Question: We have St. Augustine with Take All Root Rot. I did use peat moss on it but no other treatment. I’m hoping the deep freeze three weeks ago would have killed the disease. What are your thoughts? Sharon B., Cedar Hill, Dallas County.
Answer: The cold would not have impacted the TARR fungus. On the bright side, however, there is a much less expensive, more effective and easier treatment than applying the peat moss. Save your peat moss for use as a soil amendment in the garden. In the past four years the fungicide Azoxystrobin has come into the consumer market with label clearance for TARR, gray leaf spot and brown patch in St. Augustine turf. It is sold in the Scotts product line as Scotts Disease-EX.
ARE VIBURNUMS DISEASE-PRONE? THEY ALSO HAD HORDES OF SMALL, WHITE FLYING INSECTS.
Question: My son’s new large viburnums all had hordes of small, white flying insects on them this past summer. I think they were aphids. I sprayed them twice, but there are still small specks on the leaves. Are they disease-prone? The freeze also really got them. Randy R., Tyler.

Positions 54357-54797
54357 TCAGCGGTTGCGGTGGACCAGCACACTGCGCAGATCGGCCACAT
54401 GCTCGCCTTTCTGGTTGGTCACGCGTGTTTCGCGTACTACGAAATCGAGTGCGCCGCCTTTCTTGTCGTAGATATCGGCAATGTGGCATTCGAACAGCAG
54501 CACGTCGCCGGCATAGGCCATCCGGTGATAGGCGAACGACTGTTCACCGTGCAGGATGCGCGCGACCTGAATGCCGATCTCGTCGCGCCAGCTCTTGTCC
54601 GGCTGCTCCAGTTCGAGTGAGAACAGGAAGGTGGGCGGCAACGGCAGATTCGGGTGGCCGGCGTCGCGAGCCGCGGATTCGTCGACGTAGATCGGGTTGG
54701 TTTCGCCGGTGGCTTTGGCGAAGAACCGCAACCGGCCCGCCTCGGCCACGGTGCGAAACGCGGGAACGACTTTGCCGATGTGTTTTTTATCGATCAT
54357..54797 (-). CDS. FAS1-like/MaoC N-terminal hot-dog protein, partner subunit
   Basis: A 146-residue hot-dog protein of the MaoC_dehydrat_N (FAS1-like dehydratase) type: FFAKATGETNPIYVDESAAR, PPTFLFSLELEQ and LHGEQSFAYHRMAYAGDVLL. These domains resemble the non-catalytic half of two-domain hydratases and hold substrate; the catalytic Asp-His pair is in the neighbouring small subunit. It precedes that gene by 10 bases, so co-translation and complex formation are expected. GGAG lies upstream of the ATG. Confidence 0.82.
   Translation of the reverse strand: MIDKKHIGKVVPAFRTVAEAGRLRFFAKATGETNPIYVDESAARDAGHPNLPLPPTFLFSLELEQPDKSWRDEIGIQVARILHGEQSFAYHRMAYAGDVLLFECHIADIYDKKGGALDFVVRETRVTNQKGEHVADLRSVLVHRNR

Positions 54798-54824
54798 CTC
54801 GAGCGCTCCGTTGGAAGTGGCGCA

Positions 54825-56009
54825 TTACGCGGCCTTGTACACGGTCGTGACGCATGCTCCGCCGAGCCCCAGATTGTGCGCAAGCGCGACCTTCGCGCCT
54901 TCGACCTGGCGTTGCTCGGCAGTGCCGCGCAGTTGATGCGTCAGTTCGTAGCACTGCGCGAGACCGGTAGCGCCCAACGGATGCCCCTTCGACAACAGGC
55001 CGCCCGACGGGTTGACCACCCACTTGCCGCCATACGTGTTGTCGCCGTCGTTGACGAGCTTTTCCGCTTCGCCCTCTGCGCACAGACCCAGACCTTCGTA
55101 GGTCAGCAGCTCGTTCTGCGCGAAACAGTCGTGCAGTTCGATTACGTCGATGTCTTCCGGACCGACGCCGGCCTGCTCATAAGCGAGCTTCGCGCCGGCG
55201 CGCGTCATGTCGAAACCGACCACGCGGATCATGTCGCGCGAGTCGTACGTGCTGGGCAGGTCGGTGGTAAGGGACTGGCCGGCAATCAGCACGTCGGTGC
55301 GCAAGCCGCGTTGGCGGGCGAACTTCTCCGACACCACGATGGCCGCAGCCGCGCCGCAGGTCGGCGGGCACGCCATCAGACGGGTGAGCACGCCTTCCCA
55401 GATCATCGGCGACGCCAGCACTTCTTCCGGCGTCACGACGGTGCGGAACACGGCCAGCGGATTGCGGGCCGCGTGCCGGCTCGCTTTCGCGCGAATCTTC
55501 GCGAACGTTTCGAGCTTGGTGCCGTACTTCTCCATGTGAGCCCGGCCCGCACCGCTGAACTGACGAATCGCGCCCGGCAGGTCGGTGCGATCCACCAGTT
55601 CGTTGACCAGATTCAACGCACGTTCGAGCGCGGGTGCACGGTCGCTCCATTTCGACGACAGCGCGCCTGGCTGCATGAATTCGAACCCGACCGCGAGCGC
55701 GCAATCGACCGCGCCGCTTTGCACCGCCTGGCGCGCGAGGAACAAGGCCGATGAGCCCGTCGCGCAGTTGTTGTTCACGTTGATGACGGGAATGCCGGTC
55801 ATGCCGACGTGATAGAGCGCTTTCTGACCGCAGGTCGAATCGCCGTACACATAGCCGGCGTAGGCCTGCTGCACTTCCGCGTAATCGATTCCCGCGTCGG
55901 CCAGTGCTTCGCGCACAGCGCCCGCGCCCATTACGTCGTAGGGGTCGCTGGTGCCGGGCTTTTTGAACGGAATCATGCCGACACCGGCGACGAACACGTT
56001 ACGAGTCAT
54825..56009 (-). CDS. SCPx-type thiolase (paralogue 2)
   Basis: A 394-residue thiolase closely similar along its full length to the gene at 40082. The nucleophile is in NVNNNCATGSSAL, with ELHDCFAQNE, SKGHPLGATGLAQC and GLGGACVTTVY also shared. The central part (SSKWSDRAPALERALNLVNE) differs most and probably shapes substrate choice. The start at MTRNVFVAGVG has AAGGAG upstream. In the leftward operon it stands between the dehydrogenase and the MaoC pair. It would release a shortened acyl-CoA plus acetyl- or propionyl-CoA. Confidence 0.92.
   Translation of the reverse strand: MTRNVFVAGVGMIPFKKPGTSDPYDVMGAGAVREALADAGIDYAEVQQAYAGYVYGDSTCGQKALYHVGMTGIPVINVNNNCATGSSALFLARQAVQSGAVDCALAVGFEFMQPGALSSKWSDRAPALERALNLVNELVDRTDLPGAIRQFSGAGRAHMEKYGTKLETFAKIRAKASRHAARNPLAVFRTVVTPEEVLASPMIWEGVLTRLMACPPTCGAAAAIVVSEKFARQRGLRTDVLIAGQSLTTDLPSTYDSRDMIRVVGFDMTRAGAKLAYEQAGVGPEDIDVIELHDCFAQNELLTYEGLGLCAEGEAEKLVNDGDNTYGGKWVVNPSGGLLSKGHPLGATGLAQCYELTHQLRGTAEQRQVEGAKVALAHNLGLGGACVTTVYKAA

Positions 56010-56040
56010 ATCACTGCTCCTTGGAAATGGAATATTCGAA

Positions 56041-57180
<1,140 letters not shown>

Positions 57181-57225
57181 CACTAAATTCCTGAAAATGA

Answer: Aphids don’t typically fly. They are always pear-shaped. I’ve been around viburnums of several types all of my life and I honestly don’t recall seeing any insects or diseases on them. However, sweet viburnum (this one) is winter-tender when temperatures drop into the teens. It is a beautiful species, but I believe the cold is the total cause of your son’s plants’ problems. (I guess letting them get too dry during the drought last summer also could have been a factor if they were struggling back then, but this looks much more like cold injury.)
IS IT TOO EARLY TO APPLY PRE-EMERGENT GIVEN THE UNUSUALLY WARM WEATHER?
Question: Is it too early to apply pre-emergent weedkiller given the unusually warm weather? I usually apply it around mid- to late February. This year it seems like there may not be another frost. Katherine S., Cedar Park.